- Customer service is in the eye of the customer. Let's put the service back into "customer service" by listening and actually having empathy for our clients and their problems.
I have lot of experience being a dissatisfied customer.
Most recently, the bank made a mistake, and an extra $9,700 was removed from my account late one Friday night. The bank has admitted that something happened and has acknowledged that the same check was presented twice for payment and paid.
There is some money I could put into the account so that I can pay the rest of the month’s bills, but I am afraid to because clearly there’s a possibility it might disappear.
It also seems silly to put more in when so much has been lost; after 10 days the money is still missing.
Hundreds or maybe thousands of others have experienced missing money from the same bank. Yet, when we called the voicemail just kept saying that there was an unusual volume of calls and to wait.
The bank could have put some kind of a message on its website, but it did not. Instead, I learned about it while looking at Twitter. There hasn’t been much news coverage because, as usual, the news media is more focused on the three-ring circus we used to call the three branches of government.
When I did finally reach someone at the bank, I was given a 13-digit claim number and was asked to swear to a statement that I am not in colusion with anyone in an attempt to defraud the bank.
I was also sent a customer satisfaction survey and then a follow-up email asking me to respond to the survey. I did respond with the lowest ratings possible and again explained the situation.
The bare minimum I expect from a bank is to protect money from being lost or stolen. After seeing over $9,700 vanish — any trust I had is gone.
Do I even matter?
One of the most powerful people in the real estate industry started a brokerage company that doesn’t handle or resolve complaints from its customers, the agents.
Each office is independently owned and operated, but flies under the Keller Williams banner. Seemingly, no one is responsible or accountable when there is a data breach, but someone is always happy to take a bow for successes.
There doesn’t seem to be a system for handling problems past or present agents might have because of mistakes that happen at headquarters.
Incompetence or negligence caused private data of real estate agents to be compromised. That data included Social Security numbers. For some, it has already meant the beginning of a lifetime of credit monitoring, locks and freezes.
If I could actually contact someone, I would ask to have my information removed from its system. It might be too late, but it would make me feel a little better.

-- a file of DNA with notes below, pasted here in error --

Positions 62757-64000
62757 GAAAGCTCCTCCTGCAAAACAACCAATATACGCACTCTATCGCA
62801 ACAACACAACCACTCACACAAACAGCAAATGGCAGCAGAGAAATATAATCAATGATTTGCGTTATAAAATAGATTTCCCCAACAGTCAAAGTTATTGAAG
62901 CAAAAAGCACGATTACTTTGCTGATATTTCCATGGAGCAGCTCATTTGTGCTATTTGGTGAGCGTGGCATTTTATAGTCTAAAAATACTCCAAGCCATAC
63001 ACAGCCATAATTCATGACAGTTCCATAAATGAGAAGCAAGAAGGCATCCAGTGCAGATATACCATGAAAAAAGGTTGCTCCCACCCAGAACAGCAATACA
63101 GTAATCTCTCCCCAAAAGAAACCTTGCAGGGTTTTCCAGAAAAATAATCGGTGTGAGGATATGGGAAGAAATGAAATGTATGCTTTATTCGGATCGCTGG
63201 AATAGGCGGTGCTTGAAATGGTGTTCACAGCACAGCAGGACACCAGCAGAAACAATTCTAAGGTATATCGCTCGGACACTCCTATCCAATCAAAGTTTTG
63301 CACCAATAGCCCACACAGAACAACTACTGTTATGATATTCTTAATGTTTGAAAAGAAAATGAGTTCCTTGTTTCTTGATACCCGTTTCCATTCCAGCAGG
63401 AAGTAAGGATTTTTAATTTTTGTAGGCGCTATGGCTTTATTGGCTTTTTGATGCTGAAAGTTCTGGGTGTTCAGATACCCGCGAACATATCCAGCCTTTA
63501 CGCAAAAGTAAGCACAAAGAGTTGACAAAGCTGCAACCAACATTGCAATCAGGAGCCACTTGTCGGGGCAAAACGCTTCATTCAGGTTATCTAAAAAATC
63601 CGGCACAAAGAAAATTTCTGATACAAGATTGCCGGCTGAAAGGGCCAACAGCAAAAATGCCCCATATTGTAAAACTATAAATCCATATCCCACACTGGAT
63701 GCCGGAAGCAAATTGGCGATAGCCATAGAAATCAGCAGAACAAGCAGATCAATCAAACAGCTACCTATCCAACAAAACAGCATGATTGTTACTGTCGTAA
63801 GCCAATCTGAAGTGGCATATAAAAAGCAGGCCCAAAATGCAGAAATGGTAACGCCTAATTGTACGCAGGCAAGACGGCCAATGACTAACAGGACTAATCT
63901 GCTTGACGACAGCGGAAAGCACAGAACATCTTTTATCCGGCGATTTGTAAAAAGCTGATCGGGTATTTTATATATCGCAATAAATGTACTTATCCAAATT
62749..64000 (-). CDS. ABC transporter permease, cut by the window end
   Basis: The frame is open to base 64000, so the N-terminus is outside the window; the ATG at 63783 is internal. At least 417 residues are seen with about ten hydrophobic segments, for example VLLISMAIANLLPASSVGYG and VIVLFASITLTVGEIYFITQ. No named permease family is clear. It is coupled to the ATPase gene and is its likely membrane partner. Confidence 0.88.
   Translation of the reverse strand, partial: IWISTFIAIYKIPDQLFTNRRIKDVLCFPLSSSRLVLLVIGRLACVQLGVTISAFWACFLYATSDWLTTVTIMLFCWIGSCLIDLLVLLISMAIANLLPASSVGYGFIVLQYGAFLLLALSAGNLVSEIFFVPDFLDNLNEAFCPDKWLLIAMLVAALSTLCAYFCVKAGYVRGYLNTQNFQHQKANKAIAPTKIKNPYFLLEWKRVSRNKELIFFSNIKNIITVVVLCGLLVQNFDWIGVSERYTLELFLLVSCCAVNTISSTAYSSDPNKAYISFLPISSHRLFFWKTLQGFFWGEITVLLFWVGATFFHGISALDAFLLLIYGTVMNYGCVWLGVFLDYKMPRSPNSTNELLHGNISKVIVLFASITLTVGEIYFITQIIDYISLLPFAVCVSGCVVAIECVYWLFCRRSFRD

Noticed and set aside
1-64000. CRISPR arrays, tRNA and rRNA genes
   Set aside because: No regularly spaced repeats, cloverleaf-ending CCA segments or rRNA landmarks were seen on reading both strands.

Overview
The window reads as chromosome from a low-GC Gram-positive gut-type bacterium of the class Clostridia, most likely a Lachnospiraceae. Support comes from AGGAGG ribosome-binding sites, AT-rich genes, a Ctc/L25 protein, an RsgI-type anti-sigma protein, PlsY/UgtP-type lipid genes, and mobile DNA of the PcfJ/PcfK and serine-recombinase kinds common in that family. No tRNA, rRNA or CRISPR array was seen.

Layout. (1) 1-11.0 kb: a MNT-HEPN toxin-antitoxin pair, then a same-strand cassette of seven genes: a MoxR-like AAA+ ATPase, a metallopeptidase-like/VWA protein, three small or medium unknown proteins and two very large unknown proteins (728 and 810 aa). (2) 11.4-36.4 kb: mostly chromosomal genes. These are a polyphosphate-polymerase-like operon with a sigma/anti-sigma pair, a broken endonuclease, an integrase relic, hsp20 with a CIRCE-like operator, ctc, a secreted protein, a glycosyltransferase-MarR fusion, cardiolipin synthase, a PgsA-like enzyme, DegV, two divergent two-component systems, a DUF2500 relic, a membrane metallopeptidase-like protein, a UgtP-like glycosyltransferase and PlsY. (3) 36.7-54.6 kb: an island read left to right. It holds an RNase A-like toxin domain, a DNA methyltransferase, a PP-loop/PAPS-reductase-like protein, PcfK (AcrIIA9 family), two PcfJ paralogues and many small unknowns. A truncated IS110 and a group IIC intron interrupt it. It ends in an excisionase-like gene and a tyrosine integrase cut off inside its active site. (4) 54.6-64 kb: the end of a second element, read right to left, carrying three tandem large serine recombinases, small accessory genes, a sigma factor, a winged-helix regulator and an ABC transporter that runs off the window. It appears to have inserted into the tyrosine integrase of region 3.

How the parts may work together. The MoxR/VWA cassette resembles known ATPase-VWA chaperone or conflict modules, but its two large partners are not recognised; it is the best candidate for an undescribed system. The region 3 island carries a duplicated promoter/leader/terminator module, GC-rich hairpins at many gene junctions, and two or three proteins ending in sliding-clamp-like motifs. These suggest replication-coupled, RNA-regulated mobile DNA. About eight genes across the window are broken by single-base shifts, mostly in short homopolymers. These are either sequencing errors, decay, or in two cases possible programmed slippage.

It would make me feel like I mattered somehow and that my information is more than data needed for a database.
The great leaders lead from the basement where they remain hidden and unconcerned with how a data theft has affected many lives. They do great things, give inspirational talks and receive industry recognition for greatness. They don’t return phone calls or answer email.
No one has said they are sorry, and I didn’t even get a 13-digit claim number or a satisfaction survey. It is indeed a cold cruel world.
In the eye of the beholder
My company is small, and I suppose that makes things easier. I think people who have a complaint should be listened to and understood.
In the past, I have refunded money because a client felt wronged. I always want to make it right if I can.
Sometimes it’s better to keep the relationship with clients and customers healthy and look at ways to improve communication so that misunderstandings do not arise with future clients.
Communication is always a challenge, and buying or selling real estate can quickly become an emotional experience.
Customer service is in the eye of the client.
It doesn’t matter how many surveys are given out, how big the customer service department is or if the company has solid “values.”
If the customers feel wronged or ripped off, then they have been wronged or ripped off.
Having one or two people out there who are or were so dissatisfied with your service that they will talk about it, write about it or tell others could be expensive to a small business — maybe more expensive than eating a fee, paying for a microwave oven or buying some gift certificates.
Sometimes a heartfelt apology with or without flowers is appropriate.
Hiding behind a survey or a bunch of “company policies” is just wrong, and most people won’t buy it.
There are times when clients and customers can be totally unreasonable, but even then, listening and understanding them goes a long way toward quelling the situation and helping the customers move on.
We are all human, and that means we will make mistakes. For small companies and individual agent, how we respond when a customer comes to us with a complaint can make or break us.
Nothing says “I don’t care” like ignoring or avoiding customer complaints or giving them 13-digit claim numbers and satisfaction surveys after you have screwed up.
My customers are always right — even when they are wrong. Now I just need to find a bank that feels the same way.